Dennis Hopper was 13, when he first sniffed gasoline and watched the clouds turn into clowns and goblins. There was little else to do in Dodge City, where he had been born and lived. Catch lightning bugs, fly his kite, burn newspapers, swim. Hopper was, by his own words, “desperate”.   A sensitive child without the stimulation to keep his fevered imagination in check.

He went to movies and watched Abbott and Costello and Errol Flynn. Hopper o.d.ed on gasoline fumes and became Abbott and Costello and Errol Flynn. He wrecked his grandfather’s truck with a baseball bat. It was a hint of what was to come.

Signed at 18 on contract to Warner Bros, Hopper identified with Montgomery Clift, Marlon Brando, and James Dean, but found he was expected to conform to the studio’s whims. Hopper was too sensitive to conform, and his vulnerability saw him bullied and picked on by old time studio director Henry Hathaway, who had him black-balled from Hollywood.

For the next few years, Hopper did little work. Instead, he picked up a camera and documented the social and cultural changes that were happening across America, and to himself, during the 1960s.

Towards the end of that decade, Hopper channelled his knowledge and experiences when he directed and starred in ‘Easy Rider‘, the film that announced the birth of a new generation of film-makers.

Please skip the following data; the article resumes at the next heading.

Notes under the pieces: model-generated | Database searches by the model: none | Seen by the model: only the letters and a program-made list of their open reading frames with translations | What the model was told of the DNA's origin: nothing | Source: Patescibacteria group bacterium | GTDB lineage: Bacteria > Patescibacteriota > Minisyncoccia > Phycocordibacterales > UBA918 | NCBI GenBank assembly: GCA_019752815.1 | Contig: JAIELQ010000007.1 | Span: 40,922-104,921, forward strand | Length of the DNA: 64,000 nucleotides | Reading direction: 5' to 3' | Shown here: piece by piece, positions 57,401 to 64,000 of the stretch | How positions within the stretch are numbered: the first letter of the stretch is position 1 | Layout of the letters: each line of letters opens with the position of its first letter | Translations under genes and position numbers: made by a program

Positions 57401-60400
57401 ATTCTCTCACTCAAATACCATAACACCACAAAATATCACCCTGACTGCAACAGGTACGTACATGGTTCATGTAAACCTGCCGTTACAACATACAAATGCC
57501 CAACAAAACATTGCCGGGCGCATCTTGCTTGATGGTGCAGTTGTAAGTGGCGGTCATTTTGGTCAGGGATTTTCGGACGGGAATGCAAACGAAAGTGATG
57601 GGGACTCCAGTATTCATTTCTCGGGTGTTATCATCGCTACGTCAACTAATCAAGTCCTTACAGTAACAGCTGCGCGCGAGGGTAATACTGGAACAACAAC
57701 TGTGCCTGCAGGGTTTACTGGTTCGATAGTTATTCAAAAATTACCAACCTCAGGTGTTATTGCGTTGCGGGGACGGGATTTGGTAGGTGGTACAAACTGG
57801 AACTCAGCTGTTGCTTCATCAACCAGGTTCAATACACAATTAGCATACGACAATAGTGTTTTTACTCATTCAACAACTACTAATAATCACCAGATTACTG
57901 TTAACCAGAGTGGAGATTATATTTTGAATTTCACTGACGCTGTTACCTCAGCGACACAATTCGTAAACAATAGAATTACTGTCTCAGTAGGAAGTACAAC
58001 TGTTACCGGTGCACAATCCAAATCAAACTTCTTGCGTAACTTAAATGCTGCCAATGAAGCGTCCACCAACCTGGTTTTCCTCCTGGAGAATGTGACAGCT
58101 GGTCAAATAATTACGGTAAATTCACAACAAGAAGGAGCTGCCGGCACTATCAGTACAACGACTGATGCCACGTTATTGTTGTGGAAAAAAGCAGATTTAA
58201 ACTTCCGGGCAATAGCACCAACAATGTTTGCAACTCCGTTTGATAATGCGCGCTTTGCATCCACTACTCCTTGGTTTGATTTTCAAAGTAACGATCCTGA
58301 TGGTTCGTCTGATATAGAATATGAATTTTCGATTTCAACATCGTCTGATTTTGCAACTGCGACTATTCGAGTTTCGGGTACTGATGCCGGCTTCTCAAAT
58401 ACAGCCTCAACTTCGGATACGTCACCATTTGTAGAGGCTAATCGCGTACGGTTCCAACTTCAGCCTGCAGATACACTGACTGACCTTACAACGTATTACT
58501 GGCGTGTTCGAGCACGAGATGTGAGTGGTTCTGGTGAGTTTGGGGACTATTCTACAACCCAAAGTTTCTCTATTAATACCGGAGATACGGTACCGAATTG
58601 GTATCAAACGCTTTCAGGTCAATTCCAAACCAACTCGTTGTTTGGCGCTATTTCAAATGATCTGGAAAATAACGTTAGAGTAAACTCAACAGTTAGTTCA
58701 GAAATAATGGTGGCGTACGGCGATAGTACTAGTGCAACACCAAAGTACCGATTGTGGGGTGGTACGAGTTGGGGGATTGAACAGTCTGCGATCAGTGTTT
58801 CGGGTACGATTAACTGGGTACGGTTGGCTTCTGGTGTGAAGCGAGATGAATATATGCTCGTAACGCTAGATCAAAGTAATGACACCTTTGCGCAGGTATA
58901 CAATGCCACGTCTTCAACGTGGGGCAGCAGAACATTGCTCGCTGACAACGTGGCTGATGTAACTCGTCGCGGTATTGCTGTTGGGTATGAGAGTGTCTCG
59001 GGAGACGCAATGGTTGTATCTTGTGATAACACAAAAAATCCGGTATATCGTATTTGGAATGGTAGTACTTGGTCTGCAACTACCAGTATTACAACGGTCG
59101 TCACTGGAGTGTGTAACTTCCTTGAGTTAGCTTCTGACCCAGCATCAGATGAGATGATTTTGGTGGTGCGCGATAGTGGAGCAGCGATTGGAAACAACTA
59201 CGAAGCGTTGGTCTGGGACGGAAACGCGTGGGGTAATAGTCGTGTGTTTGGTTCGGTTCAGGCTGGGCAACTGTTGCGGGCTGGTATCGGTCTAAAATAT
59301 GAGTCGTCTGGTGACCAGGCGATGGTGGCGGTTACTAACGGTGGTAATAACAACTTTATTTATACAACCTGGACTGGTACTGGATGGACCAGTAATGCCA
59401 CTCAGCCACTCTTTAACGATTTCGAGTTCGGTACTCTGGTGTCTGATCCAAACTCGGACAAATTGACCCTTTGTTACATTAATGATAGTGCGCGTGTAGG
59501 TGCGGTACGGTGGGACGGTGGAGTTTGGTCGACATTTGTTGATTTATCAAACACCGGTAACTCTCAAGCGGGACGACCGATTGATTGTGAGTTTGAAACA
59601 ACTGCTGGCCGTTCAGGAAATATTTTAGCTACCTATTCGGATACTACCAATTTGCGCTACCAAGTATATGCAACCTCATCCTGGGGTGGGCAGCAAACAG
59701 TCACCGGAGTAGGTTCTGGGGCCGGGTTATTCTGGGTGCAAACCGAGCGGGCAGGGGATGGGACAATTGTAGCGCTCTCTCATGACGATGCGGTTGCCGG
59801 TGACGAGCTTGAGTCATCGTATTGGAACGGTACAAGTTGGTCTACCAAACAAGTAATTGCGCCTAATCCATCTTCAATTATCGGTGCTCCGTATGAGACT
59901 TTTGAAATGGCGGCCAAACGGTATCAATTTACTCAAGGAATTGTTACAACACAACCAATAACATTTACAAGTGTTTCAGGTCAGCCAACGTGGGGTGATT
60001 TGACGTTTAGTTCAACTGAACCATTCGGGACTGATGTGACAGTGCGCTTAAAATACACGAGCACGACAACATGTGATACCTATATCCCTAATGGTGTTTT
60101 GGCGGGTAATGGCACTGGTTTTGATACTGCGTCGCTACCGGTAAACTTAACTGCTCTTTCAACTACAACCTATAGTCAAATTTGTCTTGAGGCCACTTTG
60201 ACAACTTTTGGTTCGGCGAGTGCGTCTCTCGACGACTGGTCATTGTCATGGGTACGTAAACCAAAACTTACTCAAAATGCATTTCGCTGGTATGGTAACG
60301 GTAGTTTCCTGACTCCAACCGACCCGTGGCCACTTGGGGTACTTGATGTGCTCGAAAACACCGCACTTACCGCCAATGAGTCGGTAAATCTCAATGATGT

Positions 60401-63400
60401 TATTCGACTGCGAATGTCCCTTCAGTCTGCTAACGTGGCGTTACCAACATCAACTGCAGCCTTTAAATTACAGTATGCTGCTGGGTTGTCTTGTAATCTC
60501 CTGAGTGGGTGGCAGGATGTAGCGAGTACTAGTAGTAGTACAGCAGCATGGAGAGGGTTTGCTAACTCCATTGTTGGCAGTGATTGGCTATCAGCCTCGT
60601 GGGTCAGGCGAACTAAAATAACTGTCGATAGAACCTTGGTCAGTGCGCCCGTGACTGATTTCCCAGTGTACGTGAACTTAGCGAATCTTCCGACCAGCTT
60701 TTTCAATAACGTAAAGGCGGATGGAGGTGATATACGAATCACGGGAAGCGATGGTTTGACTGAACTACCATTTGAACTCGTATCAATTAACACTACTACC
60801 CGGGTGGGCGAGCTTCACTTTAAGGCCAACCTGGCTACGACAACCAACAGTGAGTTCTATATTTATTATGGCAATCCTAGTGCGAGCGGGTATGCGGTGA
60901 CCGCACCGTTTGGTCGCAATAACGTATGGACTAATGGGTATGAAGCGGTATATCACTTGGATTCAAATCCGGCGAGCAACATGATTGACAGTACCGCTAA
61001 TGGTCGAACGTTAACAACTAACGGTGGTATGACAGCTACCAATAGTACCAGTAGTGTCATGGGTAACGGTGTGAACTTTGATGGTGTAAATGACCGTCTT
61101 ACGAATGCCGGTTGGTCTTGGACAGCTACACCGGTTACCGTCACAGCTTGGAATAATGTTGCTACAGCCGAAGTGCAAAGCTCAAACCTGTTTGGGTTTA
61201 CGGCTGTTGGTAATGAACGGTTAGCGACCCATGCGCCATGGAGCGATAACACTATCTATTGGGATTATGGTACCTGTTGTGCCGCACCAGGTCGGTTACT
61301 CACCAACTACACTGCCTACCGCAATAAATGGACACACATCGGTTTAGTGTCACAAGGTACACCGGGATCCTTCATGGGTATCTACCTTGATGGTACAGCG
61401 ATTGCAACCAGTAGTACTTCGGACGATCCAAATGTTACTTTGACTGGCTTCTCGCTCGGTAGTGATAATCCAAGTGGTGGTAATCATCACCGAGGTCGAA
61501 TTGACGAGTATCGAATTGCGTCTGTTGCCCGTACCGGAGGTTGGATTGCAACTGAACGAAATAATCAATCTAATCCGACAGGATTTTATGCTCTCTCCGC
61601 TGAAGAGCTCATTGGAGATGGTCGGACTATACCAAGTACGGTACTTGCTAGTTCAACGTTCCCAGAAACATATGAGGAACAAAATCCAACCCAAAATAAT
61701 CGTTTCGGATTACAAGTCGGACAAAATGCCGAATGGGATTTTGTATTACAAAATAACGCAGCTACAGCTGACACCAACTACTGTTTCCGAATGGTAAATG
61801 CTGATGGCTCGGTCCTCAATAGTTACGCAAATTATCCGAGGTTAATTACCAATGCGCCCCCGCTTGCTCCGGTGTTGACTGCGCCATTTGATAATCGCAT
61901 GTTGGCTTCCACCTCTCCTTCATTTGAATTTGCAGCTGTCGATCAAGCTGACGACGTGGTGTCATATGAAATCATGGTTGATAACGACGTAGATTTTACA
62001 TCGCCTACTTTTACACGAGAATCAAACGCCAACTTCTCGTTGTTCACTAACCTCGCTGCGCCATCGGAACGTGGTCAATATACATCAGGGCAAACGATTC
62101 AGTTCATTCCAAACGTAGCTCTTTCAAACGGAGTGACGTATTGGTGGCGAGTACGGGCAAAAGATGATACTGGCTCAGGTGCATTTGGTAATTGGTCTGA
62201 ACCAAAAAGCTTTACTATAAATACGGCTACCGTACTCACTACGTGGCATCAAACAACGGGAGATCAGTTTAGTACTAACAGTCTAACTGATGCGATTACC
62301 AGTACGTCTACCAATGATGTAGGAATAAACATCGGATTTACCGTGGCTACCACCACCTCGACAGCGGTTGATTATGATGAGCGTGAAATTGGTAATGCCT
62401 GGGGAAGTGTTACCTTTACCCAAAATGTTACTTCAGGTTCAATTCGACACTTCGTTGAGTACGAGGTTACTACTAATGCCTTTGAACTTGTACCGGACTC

From this success, Hopper moved on to his next project ‘The Last Movie’, but drink and drugs unfocussed his vision and the studios destroyed his film.

It seemed the pattern set out in childhood was to continue.  Yet Hopper could still make his presence felt, as he did in ‘Apocalypse Now‘ but once again the truck got smashed, when his improvised scenes with Marlon Brando were heavily cut from the film.

By the mid-1980s, he had given up drink and drugs and had accepted his lot making B-list films. That was, until ‘River’s Edge’ and ‘Blue Velvet‘ confirmed what should have been apparent all along – Dennis Hopper was an incredible and unique talent. A talent that should have been given more respect and opportunity to fulfill his vision as an actor and as a director.

But sadly he wasn’t, as one of his last films as director ‘Catchfire’ (aka ‘Backtrack’) was taken out of his hands and hacked form a 180 minute cut to 98 minutes.  Hopper disowned it and had his name removed.

Thereafter, Hopper mainly stuck to acting, and though always watchable and still able to deliver film-stealing performances, as evident in ‘True Romance‘ and ‘Speed’, he made 20-odd forgettable movies.

Even so, Hopper appealed because his performances revealed the depth of his life-experience and a resonance of his emotional hurt that made each role he acted in real for the audience.

Hopper never faked it, and it was this talent which made Hopper more than just an actor, but a great and genuine artist.